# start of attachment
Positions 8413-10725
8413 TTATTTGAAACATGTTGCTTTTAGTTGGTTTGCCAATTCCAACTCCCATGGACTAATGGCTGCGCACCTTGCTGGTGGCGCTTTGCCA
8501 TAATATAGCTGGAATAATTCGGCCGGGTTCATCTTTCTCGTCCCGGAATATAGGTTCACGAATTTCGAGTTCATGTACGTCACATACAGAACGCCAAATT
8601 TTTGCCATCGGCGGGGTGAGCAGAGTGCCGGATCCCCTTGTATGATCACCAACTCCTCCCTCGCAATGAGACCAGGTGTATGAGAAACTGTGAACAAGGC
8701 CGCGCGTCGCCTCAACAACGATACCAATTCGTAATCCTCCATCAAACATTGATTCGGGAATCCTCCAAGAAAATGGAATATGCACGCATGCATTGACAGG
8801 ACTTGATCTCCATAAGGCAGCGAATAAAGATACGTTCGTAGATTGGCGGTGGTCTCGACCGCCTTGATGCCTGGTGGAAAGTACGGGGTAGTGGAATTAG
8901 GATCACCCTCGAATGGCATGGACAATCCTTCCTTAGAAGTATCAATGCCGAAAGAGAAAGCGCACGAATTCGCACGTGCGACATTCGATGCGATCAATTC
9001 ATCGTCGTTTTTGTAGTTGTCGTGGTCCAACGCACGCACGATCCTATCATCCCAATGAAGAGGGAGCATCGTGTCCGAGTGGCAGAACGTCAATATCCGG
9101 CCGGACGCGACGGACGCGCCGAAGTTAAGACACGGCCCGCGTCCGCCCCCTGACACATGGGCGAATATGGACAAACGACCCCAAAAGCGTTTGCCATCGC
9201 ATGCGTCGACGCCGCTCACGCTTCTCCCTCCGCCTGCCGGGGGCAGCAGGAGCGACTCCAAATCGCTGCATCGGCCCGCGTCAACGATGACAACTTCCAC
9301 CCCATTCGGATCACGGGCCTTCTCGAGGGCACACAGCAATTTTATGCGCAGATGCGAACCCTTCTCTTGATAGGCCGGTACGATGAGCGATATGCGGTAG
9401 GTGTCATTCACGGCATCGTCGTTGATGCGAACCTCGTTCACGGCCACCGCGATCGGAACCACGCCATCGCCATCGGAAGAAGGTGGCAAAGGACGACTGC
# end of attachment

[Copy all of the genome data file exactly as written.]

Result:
Positions 8413-10725
8413 TTATTTGAAACATGTTGCTTTTAGTTGGTTTGCCAATTCCAACTCCCATGGACTAATGGCTGCGCACCTTGCTGGTGGCGCTTTGCCA
8501 TAATATAGCTGGAATAATTCGGCCGGGTTCATCTTTCTCGTCCCGGAATATAGGTTCACGAATTTCGAGTTCATGTACGTCACATACAGAACGCCAAATT
8601 TTTGCCATCGGCGGGGTGAGCAGAGTGCCGGATCCCCTTGTATGATCACCAACTCCTCCCTCGCAATGAGACCAGGTGTATGAGAAACTGTGAACAAGGC
8701 CGCGCGTCGCCTCAACAACGATACCAATTCGTAATCCTCCATCAAACATTGATTCGGGAATCCTCCAAGAAAATGGAATATGCACGCATGCATTGACAGG
8801 ACTTGATCTCCATAAGGCAGCGAATAAAGATACGTTCGTAGATTGGCGGTGGTCTCGACCGCCTTGATGCCTGGTGGAAAGTACGGGGTAGTGGAATTAG
8901 GATCACCCTCGAATGGCATGGACAATCCTTCCTTAGAAGTATCAATGCCGAAAGAGAAAGCGCACGAATTCGCACGTGCGACATTCGATGCGATCAATTC
9001 ATCGTCGTTTTTGTAGTTGTCGTGGTCCAACGCACGCACGATCCTATCATCCCAATGAAGAGGGAGCATCGTGTCCGAGTGGCAGAACGTCAATATCCGG
9101 CCGGACGCGACGGACGCGCCGAAGTTAAGACACGGCCCGCGTCCGCCCCCTGACACATGGGCGAATATGGACAAACGACCCCAAAAGCGTTTGCCATCGC
9201 ATGCGTCGACGCCGCTCACGCTTCTCCCTCCGCCTGCCGGGGGCAGCAGGAGCGACTCCAAATCGCTGCATCGGCCCGCGTCAACGATGACAACTTCCAC
9301 CCCATTCGGATCACGGGCCTTCTCGAGGGCACACAGCAATTTTATGCGCAGATGCGAACCCTTCTCTTGATAGGCCGGTACGATGAGCGATATGCGGTAG
9401 GTGTCATTCACGGCATCGTCGTTGATGCGAACCTCGTTCACGGCCACCGCGATCGGAACCACGCCATCGCCATCGGAAGAAGGTGGCAAAGGACGACTGC